03 June 2013

Poll results: how small are your fragments?

The results of our most recent poll are in - here are the smallest fragments readers would allow in their library:
It looks like the smallest fragment most people would include in their library has a median of 7 or 8 non-hydrogen atoms, just slightly smaller than azaindole. More than 85% of respondents set a minimum size of 5 to 10 heavy atoms, so if we take the Pfizer rule of thumb that each heavy atom averages 13.3 Da, we’re talking 67 to 133 Da for the smallest fragments.

These sound like reasonable limits; slightly smaller molecules start becoming too volatile to handle reliably. Also, as Teddy pointed out, you’ll probably need either very sensitive methods to detect the smallest fragments, or very impressive ligand efficiencies.

Our poll last year asked about the largest fragments, so together these polls set a range of 5 to 20 heavy atoms for typical fragment libraries.

Thanks to the 75 of you who voted in this most recent poll.


LeProf_No1 said...

So phthalic acid, heavy atom count 12, is not a viable fragment? Stop the presses, tell Zenobia to reconfigure their plates. Seriously, the simplest monosubstituted benzoate is going to be 10 atoms, and a nitrile... And since when have experienced early H2L guys been univariate in their perceptions (as if atom count was THE parameter that mattered). In my book (in preparation, TYVM), the matter is one of pharmacophores and not atoms, or molecular weight. E.g., I would love to see a designed library that included a stray tetrazole and sulfonamide, in careful array with the ordinary carboxylates (to deconvolute the lipophilicity axis from the pKa), etc., etc.). Signed, LeProf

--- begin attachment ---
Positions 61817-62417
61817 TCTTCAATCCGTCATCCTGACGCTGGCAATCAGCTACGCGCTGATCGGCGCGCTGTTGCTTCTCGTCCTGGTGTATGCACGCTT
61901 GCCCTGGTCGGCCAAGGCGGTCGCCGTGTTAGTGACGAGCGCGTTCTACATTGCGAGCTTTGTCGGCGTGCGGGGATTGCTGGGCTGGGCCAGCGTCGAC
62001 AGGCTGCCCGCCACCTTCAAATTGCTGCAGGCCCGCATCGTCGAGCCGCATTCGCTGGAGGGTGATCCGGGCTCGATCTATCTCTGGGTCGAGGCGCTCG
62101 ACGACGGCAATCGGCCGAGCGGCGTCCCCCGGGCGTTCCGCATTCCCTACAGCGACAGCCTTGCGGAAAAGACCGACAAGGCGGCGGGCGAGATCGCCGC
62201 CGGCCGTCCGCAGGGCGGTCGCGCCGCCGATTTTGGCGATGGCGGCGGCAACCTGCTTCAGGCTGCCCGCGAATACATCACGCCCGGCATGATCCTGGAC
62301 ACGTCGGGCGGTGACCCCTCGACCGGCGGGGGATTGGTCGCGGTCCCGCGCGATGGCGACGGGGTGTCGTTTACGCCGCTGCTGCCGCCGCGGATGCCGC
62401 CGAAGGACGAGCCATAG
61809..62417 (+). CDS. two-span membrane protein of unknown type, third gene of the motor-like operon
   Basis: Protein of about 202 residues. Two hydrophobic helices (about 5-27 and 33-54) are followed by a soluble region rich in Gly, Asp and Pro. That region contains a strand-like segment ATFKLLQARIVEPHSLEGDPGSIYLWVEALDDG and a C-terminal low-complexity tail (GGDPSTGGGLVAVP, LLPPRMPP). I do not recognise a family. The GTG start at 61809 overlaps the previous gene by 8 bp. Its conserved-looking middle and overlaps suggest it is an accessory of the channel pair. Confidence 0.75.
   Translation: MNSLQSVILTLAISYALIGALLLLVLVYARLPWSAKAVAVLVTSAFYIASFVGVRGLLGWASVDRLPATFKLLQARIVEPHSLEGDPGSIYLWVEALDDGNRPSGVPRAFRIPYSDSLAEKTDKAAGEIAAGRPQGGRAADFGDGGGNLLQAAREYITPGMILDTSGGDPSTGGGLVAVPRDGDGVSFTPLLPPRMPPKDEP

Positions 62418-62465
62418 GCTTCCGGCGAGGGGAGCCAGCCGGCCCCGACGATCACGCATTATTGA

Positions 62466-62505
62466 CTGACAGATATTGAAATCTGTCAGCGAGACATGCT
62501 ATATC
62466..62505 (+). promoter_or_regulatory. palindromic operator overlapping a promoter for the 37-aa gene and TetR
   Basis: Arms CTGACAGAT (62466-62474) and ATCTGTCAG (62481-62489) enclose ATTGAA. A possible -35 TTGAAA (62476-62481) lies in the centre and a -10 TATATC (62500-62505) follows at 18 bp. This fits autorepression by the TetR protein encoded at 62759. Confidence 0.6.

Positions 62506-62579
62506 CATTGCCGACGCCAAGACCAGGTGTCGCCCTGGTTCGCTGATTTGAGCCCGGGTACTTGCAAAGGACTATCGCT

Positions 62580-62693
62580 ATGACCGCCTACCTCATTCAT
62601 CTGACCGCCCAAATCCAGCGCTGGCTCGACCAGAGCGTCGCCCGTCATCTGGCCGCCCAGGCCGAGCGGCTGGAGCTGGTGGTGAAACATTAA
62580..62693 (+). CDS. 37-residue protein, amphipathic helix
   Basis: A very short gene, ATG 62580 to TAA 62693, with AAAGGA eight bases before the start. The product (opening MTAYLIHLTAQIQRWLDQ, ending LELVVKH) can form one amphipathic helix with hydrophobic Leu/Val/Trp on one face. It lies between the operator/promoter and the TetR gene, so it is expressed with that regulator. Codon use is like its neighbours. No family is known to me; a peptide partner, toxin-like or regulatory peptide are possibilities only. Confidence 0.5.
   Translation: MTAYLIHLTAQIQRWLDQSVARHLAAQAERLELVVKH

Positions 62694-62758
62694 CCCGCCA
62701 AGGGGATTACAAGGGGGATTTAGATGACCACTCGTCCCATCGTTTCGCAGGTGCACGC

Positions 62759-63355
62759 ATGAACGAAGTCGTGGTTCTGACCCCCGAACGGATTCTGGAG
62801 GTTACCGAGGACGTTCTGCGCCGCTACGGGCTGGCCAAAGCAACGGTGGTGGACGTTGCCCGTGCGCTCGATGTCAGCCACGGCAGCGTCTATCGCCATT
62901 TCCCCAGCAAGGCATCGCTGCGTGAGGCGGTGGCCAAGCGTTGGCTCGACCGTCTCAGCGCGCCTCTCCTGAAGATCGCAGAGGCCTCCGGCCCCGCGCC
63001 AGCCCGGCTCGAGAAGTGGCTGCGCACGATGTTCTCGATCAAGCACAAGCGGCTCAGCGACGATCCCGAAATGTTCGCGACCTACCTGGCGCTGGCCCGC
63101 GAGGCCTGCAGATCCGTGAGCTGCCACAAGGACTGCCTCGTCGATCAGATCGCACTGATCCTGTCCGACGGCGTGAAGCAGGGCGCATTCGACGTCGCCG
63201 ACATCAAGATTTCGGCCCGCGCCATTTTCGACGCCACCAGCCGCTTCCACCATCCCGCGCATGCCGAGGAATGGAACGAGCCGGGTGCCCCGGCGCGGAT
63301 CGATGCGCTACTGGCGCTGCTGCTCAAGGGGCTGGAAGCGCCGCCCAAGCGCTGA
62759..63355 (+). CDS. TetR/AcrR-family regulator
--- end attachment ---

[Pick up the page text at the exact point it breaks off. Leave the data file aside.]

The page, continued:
Dan Erlanson said...

This poll is for the minimum size of fragments, not the maximum - that was covered here.

By any reasonable standards phthalic acid would fit the size definition of a fragment, though including two carboxylate moieties in one fragment may raise some eyebrows.